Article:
Cigarette stubbed out in flower pot cause of major fire in downtown Montreal

A major fire that began on a rooftop terrasse in a building at the corner of Ste-Catherine and Berri streets in downtown Montreal caused serious damage to the offices of Le Devoir, but the newspaper vows to publish Tuesday.

Fire in office building at corner of Ste-Catherine and Berri streets forces evacuation of Le Devoir newspaper

The fire at the corner of Berri and Sainte-Catherine streets forced firefighters carry out evacuations. (Radio-Canada)

Big flames and plumes of black smoke billowing from the roof of an office building set off evacuation orders and a four-alarm fire in downtown Montreal.

About 100 firefighters were called to the corner of Berri and Sainte-Catherine streets, in the 11-storey building that houses the French-language newspaper Le Devoir.

The fire broke out sometime before 5:40 p.m. Firefighters managed to get it under control about an hour and a half later.

"It started in the roof of 1265 Berri Street and spread to the neighbouring building," said David Shelton, operations chief for the Montreal fire service.
The fire produced huge plumes of smoke in the sky of downtown Montreal. (Radio-Canada)

The operations chief told CBC that the cause of the fire was a cigarette left to smolder in a flower pot on the rooftop terrasse.

Le Devoir's editor-in-chief Brian Myles confirmed the fire started on the roof.

"A fire broke [out] on a wooden structure, a terrasse, that was installed on the rooftop. We could actually see the structure burning and then the flames rapidly caught on the roof and the inside roof," he said.

Newspaper to publish Tuesday

All the employees made it out safely, and Myles vows Le Devoir will publish an edition of the paper Tuesday morning.

"The most important thing for us is that our people are safe, and they are trying working like hell to deliver the news tomorrow, including coverage of this. We're going to cover our own drama and do it well."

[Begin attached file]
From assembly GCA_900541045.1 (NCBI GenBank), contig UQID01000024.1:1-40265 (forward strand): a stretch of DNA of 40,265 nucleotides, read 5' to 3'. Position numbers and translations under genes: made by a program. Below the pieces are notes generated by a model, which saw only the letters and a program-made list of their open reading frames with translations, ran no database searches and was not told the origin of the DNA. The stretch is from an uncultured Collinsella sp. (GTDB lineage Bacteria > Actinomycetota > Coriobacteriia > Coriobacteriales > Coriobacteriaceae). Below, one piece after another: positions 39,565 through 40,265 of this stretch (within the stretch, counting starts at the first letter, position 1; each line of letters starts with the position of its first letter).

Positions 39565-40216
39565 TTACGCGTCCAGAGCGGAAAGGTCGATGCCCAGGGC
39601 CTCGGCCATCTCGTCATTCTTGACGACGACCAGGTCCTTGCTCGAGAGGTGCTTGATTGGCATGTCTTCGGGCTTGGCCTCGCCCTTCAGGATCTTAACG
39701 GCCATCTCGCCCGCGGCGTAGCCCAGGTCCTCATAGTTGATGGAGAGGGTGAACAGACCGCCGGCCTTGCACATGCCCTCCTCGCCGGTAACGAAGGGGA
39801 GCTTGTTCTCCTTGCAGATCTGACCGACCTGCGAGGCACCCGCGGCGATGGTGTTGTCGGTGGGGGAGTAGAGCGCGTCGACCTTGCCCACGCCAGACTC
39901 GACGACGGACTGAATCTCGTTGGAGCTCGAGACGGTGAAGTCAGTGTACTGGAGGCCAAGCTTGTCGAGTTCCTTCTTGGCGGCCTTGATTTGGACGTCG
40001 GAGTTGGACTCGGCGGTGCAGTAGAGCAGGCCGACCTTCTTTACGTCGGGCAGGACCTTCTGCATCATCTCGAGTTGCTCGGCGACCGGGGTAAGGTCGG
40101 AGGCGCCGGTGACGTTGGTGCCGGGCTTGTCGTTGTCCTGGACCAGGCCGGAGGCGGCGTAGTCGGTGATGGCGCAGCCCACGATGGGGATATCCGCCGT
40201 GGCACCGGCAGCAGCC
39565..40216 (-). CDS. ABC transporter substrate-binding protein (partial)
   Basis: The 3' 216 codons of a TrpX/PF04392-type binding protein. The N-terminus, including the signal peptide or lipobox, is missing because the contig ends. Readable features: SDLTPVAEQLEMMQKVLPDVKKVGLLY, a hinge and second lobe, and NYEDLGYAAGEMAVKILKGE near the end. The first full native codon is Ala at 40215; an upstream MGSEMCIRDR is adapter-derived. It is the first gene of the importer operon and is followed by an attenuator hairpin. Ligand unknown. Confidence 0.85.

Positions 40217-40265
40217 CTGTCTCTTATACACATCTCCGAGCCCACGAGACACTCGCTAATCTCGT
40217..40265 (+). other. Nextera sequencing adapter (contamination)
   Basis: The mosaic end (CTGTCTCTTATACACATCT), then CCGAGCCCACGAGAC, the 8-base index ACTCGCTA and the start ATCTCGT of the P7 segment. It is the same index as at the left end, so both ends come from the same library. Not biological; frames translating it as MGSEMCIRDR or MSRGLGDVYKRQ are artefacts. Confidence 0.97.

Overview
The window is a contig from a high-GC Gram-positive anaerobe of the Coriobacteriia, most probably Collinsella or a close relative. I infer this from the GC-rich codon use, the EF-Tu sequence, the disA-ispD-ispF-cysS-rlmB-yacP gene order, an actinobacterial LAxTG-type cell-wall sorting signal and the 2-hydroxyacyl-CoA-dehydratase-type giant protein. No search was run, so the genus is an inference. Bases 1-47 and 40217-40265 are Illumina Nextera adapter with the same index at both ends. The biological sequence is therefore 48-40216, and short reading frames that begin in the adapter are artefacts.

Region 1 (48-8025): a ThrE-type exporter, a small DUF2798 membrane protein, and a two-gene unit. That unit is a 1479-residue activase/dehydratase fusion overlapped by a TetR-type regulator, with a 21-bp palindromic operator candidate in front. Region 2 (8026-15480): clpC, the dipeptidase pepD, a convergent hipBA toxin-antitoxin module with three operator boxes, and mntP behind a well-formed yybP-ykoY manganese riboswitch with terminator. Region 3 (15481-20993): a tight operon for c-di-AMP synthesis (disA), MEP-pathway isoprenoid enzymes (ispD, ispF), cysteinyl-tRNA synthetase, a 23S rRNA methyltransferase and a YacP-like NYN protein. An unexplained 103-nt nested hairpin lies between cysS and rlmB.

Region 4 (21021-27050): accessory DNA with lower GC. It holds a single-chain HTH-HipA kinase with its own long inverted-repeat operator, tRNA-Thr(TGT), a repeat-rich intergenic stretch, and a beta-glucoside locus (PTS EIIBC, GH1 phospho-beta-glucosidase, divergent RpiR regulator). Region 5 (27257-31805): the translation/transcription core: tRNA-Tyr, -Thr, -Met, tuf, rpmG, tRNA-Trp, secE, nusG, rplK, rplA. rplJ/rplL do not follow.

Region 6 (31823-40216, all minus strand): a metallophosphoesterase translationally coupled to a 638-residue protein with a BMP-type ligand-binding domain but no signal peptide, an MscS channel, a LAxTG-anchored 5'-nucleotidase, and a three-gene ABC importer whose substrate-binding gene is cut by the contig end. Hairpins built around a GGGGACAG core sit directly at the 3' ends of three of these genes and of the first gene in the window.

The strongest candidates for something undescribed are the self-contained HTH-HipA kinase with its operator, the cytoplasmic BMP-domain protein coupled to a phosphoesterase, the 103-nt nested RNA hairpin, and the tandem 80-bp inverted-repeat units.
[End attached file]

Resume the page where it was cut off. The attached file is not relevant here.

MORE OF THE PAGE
Employees moved their operations to a secret location, which the paper uses as a backup in the event of an emergency.

Myles said if it's not possible to put out a paper edition, Le Devoir will still publish online.
Le Devoir's editor-in-chief Brian Myles says all the employees got out safely and they are 'working like hell' to put out an edition Tuesday morning. (Kate McKenna/CBC)

"It's a no-sleep night and at the end of the day, I'll buy the pizza and a beer for the staff because they'll do it — they'll deliver the news." 

Triumph on the newsstands

Just after 10 p.m., Le Devoir sent out a tweet saying that the paper was off to the presses.

"It's probably the edition I'm proudest of because it was done under harsh conditions," Myles told CBC Montreal's Daybreak Tuesday morning.

"We succeeded, we had to overcome great adversity and it was very special to cover our own crisis, to be part of it, and try to get beyond it, and we did all three."

He said the damage is mainly due to smoke and water in some places, and it's unclear when they will be able to return, but the servers are in tact.

Journalists will work out of UQAM's communications department in order to produce stories for Wednesday's edition.

With files from CBC reporter Kate McKenna